Mistake #3. This mistake is consciously-made. They are promises nobody is going to keep. Having promised to sell his business and understood that the procedure itself can be extended over a long period of time, the President does not even try to maintain the front of the proceedings. Influence on Channel 5 remains not only influence, but has formed into a propaganda booth for the current President. The promised 1000 UAH per day and 1 million UAH for all ATO participants remain electoral promises. The justice promised on Maidan, punishment of all those who are to blame not only for the crimes committed on Maidan, but also all those who supported Yanukovych’s establishment as a dictator, remained promises to raise his popularity. It turned out that nobody intends to punish anyone, and ratings have been gained from these promises.
We are currently seeing the effect of disappointment which many supporters of the voting felt after Yanukovych’s election, when the slogan, Everyone will be heard, turned out to be a simple electoral technology, and not a promise anyone was going to keep. The fact that criminals from the Party of Regions have already bought their party memberships in Solidarnist and UDAR, and accorded support from Petro Poroshenko’s Block at the forthcoming elections, only adds pessimism to the predictions of fair elections. Without doubt, these facts reinforce the dominant public opinion that nobody from the ‘old’ regionals will taste punishment.
This is not the end of the list of mistakes. The conclusion may include not an analysis of mistakes, but the particular fact that the unprofessionalism of the President’s team, total corruption, disappointment in all government institutions and the undermining activity of Russian special services will lead to an early change of government. The destabilization of the situation in the country and the creation of destabilizing moods are seen by the Kremlin as instruments to depose the government in Ukraine and establish a fully Moscow-controlled leadership. A paradox. It is undesirable to criticize the government because it benefits Putin’s plan, but there is no more patience left to take this chaos.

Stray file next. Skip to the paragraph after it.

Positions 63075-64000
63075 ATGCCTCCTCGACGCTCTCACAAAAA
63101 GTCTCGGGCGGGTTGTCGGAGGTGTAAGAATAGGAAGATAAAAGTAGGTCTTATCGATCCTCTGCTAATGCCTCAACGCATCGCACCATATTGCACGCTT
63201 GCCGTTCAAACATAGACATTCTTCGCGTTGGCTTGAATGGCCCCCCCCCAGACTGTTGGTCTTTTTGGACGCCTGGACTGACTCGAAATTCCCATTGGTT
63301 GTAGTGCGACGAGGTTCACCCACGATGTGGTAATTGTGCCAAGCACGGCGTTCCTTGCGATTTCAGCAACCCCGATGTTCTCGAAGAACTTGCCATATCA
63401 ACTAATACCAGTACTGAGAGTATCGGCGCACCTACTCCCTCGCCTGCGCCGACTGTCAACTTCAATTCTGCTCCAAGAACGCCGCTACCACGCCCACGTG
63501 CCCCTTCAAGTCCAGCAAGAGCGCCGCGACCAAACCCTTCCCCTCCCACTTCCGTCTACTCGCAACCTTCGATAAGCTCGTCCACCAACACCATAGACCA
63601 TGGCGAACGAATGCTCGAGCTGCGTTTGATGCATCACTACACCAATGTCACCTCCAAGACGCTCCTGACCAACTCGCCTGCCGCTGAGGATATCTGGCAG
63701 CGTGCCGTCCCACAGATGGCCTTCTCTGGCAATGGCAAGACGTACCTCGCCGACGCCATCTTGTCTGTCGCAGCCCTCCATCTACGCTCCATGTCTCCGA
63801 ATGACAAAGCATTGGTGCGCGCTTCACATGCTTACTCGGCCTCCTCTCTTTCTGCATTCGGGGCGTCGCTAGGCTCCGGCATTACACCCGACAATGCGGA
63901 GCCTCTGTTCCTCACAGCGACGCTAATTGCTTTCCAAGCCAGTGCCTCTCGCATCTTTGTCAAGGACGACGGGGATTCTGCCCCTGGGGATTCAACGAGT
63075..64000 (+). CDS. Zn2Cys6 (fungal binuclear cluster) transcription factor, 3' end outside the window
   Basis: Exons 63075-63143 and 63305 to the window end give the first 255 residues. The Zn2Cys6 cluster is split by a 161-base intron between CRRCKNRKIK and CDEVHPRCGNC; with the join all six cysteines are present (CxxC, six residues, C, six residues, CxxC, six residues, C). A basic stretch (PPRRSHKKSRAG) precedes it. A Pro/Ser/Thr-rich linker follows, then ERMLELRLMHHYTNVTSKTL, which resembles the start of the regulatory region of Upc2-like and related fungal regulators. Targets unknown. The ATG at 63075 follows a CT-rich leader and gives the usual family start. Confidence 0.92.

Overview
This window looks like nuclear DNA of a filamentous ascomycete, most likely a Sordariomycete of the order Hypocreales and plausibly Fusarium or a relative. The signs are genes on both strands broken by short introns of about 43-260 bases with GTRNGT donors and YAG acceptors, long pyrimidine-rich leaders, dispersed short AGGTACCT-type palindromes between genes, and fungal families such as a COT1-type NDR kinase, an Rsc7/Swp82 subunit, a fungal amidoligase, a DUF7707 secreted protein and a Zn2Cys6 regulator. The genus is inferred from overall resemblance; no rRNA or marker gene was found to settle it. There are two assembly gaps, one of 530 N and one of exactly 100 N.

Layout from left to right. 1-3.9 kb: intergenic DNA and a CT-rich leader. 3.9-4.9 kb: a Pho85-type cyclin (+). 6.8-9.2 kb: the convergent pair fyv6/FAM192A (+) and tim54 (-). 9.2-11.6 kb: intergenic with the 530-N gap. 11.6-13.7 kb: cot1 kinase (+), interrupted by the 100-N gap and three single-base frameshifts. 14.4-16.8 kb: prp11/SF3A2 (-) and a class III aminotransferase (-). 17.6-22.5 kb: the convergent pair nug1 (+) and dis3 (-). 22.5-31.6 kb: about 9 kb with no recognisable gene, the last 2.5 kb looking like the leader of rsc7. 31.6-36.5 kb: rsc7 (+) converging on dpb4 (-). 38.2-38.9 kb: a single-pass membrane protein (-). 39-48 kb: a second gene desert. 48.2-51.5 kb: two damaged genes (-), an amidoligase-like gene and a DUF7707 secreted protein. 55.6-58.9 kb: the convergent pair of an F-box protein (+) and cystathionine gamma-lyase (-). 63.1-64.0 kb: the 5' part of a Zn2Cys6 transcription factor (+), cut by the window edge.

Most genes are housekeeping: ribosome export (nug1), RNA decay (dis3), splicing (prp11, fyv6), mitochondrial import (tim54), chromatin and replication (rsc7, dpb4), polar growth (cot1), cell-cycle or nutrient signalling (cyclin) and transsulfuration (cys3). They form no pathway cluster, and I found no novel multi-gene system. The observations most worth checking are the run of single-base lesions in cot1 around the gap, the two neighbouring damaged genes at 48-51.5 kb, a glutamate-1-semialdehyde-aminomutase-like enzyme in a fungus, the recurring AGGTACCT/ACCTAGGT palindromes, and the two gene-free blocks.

In the end, the time has come for the President to reevaluate his role in the history of the state. He has many possibilities to return the people’s trust and become part of history as a reformer. For this, he needs to break out of his phobias and stereotypes. He must not only turn his face to the people, but ground himself in their strength. With this symbiosis, Poroshenko will have a lot of opportunities to make cardinal changes in society. In this case, it is not enough to cite Lee Kuan Yew, it is necessary to follow his methods. Only by breaking the old system, carrying out necessary economic reforms, law enforcement reforms, lustration and real fight against corruption, Poroshenko can counter the machinations of the Russian special services and lead the process of renewal in society. These processes will render the possibility of new Maidan unnecessary. Society needs to believe in its leader, then it will respond in kind. Currently, disappointment and mistrust reign free, which may start a new national uprising.
In order to make a journey of a thousand steps, it is necessary to get moving. The first step may be an open address to the people and further mutual communication, which would show that the President is partial to social opinion. This should be confirmed not by strong and inciting speeches, but actions.
Ukraine wants peace. Ukraine wants an update. We all want change. But it greatly depends on whether the President will hear us now or not, what they will be like and how they will happen.